Is synthetic psilocybin as effective as the real thing? A new study looks at the risks and benefits of taking a lab-made psychedelic.
Compass Pathways’ proprietary synthetic psilocybin formulation COMP360 did not have detrimental effects on cognitive function, according to a phase-1 clinical trial presented at the American Society of Clinical Psychopharmacology annual meeting.
“Psilocybin’s effects on cognitive function have not been widely or systematically studied,” James Rucker, MD, PhD, consultant psychiatrist and senior clinical lecturer in psychopharmacology at King’s College London’s Institute of Psychiatry, Psychology, and Neuroscience, told Healio Psychiatry. “Here, we report the short- and long-term effects of COMP360 psilocybin on tasks of cognitive function from the largest randomized controlled trial of psilocybin to date.”
Study participants were assigned to one of three groups—one in which participants received 10 milligrams of COMP360, another in which they received a 25mg dose, and a third in which participants received a placebo. All participants had a preparatory group session before dosing. Up to six participants received the medication simultaneously as well as one-on-one psychological support.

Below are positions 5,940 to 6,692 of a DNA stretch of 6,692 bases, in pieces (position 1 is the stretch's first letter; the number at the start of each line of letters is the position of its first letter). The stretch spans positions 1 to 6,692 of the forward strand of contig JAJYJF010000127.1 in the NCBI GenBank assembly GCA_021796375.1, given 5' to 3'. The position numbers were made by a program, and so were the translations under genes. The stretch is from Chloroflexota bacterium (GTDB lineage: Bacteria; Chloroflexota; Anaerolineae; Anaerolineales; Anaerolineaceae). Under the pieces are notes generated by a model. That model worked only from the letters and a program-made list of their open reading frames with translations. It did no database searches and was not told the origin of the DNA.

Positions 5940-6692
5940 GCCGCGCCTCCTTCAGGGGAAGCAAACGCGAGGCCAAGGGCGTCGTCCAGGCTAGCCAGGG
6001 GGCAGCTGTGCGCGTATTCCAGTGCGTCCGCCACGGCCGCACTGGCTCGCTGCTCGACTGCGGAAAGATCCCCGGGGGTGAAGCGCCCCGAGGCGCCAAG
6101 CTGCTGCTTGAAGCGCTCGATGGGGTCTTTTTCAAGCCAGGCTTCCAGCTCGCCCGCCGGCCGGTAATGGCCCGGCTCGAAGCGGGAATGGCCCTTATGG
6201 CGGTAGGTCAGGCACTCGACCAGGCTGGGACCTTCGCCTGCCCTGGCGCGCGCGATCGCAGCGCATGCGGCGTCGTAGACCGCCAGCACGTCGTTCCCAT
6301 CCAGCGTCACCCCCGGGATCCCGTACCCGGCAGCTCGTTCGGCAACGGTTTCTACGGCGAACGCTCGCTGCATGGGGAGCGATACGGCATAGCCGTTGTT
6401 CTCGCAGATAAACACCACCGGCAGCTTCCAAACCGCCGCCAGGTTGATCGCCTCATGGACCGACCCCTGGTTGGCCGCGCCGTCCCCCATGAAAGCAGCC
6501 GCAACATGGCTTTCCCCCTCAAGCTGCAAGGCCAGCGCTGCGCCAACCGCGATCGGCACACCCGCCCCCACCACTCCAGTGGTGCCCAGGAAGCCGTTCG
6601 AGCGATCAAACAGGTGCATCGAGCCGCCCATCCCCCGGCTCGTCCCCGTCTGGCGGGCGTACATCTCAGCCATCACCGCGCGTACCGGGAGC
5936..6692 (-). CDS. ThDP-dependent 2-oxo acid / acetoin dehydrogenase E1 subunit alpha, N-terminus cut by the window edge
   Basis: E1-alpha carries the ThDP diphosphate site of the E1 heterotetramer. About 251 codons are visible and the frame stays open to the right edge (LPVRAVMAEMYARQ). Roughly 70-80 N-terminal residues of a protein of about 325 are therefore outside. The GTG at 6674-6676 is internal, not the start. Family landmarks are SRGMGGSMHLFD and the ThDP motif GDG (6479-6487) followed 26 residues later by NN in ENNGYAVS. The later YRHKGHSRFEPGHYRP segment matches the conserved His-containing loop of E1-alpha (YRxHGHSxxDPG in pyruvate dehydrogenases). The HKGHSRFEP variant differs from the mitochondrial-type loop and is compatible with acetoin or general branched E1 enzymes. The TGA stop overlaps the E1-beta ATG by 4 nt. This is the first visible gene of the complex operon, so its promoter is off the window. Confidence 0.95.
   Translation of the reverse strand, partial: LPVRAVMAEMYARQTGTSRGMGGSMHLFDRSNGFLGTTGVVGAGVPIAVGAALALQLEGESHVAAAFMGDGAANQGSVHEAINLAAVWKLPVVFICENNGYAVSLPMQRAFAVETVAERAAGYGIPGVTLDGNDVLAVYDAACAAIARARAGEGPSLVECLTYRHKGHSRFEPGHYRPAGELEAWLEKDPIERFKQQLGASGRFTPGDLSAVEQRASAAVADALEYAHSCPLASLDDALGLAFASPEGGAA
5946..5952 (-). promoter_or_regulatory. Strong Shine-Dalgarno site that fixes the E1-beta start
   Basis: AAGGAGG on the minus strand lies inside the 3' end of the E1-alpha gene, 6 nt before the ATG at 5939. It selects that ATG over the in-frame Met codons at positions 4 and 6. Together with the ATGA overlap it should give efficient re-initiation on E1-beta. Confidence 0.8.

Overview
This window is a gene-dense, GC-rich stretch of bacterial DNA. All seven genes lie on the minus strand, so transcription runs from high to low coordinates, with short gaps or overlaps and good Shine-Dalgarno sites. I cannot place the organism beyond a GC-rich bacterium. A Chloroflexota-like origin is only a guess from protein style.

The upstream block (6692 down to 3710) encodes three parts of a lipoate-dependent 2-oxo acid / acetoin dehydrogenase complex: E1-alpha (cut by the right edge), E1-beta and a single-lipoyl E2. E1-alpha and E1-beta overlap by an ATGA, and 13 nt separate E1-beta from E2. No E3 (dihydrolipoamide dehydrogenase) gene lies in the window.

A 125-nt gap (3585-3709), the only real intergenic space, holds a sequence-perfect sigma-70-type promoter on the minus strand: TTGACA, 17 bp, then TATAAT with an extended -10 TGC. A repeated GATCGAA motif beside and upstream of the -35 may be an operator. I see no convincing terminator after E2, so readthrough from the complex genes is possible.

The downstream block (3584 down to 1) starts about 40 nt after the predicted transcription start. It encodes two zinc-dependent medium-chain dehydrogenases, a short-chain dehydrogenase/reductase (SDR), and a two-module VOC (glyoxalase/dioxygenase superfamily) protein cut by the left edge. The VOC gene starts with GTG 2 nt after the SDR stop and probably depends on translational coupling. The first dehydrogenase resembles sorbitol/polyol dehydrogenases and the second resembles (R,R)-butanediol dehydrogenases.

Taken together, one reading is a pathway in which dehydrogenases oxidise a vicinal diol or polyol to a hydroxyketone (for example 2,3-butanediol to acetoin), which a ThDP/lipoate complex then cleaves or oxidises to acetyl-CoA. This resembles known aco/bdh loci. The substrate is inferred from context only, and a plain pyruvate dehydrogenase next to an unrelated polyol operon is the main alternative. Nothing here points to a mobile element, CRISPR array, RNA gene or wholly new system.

At four separate times during the study period—during screening, at baseline, at week one, and four weeks after dosing—participants completed several validated cognitive measures from the Cambridge Neuropsychological Test Automated Battery.
Overall, researchers found that study participants in the 10mg and 25mg COMP360 groups demonstrated better performance, on average, by day 29 compared to their baseline scores. They also found no difference among the two COMP360 groups when compared with the placebo group, by day 29.
“Findings suggest that COMP360 psilocybin has no clinically relevant detrimental effects on cognitive functioning in health volunteers,” Rucker said. ““The results show some trends of positive effects, but these were minor and call for further exploration in clinical populations.”
COMP360 is being developed as a therapy for treatment-resistant depression based on previous studies of psilocybin in depressed patients.